WASHINGTON—Chris Nolan is a Democratic precinct committeeman from north suburban Mundelein. He asked via his YouTube video a very interesting question about the Bush and Clinton hold on the White House for so many years. Bush, Clinton, Clinton, Bush, Bush….and another Clinton? This is the Clinton fatigue question.
Or, as Nolan put it, “I was also wondering if any of the other candidates had a problem with the same two families being in charge of the executive branch of government for 28 consecutive years, if Hillary Clinton were to potentially be elected and then re-elected.”
Clinton sidesteps a direct answer. But she does start with a very good point--that it should have been Bush, Clinton, Clinton, Gore (remember the Florida recount).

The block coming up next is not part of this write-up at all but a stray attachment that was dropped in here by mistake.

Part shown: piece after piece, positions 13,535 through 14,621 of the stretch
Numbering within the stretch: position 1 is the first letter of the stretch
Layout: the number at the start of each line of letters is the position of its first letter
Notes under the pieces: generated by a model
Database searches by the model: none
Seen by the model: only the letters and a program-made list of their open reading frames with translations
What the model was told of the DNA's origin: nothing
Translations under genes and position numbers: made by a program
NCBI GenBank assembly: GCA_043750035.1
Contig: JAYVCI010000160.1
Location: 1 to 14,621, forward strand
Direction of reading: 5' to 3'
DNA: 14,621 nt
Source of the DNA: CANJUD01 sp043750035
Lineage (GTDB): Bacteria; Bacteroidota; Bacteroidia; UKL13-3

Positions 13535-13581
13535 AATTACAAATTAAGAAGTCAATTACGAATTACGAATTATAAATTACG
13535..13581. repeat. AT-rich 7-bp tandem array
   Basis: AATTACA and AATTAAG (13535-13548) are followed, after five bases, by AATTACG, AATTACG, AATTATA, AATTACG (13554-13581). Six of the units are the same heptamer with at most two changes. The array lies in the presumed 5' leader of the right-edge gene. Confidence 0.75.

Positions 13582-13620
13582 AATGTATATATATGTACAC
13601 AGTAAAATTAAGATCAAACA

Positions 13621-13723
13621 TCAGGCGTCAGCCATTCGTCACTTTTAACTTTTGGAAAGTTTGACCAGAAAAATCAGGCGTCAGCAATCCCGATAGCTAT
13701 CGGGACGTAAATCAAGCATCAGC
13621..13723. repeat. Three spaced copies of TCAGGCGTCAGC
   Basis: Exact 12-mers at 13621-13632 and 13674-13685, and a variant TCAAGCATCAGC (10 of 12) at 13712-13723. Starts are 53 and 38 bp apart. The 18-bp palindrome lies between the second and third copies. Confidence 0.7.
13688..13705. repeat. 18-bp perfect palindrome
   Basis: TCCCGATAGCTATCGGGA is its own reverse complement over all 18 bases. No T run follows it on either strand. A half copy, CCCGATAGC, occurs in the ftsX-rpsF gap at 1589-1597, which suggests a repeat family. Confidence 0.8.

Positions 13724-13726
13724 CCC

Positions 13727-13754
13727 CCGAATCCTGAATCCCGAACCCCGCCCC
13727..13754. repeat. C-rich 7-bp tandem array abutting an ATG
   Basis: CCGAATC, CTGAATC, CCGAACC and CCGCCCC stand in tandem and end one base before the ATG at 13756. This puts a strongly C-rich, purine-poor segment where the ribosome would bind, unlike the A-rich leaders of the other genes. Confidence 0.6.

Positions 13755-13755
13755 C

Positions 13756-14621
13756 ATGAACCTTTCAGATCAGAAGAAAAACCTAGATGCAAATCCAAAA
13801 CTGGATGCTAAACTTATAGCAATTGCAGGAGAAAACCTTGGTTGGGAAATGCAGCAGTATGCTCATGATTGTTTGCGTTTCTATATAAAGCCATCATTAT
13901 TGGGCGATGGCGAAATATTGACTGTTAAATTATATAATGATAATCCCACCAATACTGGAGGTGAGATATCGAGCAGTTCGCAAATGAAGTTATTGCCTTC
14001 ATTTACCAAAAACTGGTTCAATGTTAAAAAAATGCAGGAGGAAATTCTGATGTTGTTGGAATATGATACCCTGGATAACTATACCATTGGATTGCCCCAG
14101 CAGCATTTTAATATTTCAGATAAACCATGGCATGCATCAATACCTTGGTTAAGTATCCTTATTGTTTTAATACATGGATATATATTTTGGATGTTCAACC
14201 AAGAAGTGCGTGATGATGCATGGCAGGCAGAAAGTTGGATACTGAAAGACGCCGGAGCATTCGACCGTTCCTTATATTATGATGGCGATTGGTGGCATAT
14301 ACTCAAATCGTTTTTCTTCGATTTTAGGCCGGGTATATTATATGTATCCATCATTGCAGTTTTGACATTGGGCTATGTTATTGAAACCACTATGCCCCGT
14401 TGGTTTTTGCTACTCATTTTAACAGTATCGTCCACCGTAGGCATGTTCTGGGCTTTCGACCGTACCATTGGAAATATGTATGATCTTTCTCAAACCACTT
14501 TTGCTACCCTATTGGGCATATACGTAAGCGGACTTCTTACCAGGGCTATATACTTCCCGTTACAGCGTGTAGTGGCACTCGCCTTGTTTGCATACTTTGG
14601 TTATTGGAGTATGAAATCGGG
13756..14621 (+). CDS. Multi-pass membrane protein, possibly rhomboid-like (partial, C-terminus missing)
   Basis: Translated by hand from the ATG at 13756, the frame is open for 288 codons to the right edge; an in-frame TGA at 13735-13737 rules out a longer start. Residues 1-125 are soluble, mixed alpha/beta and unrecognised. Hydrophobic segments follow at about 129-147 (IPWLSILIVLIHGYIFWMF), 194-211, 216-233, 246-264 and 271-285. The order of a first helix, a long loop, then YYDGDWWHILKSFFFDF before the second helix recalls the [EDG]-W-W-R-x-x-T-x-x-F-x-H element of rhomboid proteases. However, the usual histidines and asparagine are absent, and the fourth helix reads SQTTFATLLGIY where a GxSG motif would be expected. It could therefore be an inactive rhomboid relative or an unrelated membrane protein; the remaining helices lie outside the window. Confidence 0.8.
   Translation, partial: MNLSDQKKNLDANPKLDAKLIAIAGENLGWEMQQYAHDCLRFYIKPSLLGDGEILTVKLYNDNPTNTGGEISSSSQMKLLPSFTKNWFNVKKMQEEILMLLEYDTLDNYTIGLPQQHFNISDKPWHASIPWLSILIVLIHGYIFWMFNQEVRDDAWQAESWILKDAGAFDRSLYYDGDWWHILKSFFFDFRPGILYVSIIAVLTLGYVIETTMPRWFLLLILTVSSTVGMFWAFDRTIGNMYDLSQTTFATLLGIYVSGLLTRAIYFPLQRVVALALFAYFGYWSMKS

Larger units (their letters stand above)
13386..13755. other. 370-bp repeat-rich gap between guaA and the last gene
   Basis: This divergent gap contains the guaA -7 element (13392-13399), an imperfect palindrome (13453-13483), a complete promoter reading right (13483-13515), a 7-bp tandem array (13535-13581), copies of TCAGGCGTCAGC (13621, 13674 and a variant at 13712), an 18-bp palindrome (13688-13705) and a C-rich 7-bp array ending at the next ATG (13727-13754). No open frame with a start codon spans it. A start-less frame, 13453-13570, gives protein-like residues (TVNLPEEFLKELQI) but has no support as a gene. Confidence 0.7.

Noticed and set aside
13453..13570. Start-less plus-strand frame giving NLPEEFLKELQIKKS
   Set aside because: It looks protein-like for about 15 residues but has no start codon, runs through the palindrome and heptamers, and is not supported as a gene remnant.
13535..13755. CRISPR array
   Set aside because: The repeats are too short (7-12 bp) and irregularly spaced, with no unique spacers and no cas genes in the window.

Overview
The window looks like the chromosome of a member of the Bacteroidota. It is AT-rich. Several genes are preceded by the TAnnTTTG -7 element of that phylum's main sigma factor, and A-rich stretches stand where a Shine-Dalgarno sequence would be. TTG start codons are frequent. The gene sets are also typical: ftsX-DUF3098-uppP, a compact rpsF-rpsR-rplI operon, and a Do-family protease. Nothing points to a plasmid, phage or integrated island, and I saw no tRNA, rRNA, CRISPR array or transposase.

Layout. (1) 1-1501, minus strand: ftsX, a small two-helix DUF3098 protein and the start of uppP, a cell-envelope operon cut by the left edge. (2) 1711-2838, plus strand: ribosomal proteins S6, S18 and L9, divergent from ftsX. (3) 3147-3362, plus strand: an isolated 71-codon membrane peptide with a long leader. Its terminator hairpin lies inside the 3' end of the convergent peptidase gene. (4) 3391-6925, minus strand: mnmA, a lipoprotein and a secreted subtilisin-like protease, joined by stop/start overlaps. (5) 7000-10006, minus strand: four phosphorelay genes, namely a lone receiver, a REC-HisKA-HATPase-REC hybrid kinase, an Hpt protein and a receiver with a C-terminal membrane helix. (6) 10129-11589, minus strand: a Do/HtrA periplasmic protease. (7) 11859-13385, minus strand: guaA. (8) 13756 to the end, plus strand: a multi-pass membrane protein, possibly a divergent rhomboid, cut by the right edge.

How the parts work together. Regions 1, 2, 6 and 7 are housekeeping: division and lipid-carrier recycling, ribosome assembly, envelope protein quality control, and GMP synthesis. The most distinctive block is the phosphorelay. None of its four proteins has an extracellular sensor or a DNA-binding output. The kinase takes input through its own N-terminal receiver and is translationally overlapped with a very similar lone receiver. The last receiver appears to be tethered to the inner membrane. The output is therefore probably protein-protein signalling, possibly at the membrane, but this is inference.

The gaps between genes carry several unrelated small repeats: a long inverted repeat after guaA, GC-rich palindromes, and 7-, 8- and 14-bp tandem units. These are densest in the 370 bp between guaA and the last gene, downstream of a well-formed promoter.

Clinton: “Well, I think it is a problem that Bush was elected in
2000. I actually thought somebody else was elected in that
election, but…. Obviously, I am running on my own merits, but I am very
proud of my husband's record as president of the United States.’’
Obama played his cynicism card on this one since I guess he did not want to comment on Clinton fatigue. (And I am not cynical in pointing out that Obama positions himself as the anti-cynic. A central Obama premise is that cynicism is at the root of many of our national ills.)
Obama: “Look, I think every single question we've heard you see
cynicism about the capacity to change this country. And the question
for the American people, who desperately
want change, is: Who's got a track record of bringing about change?
Who can unify the country, so that we're not just talking about
Democrats and Republicans, but we're talking about Americans? And who
can overcome the special interests in Washington so that we have a
president of the United States who is fighting on behalf of ordinary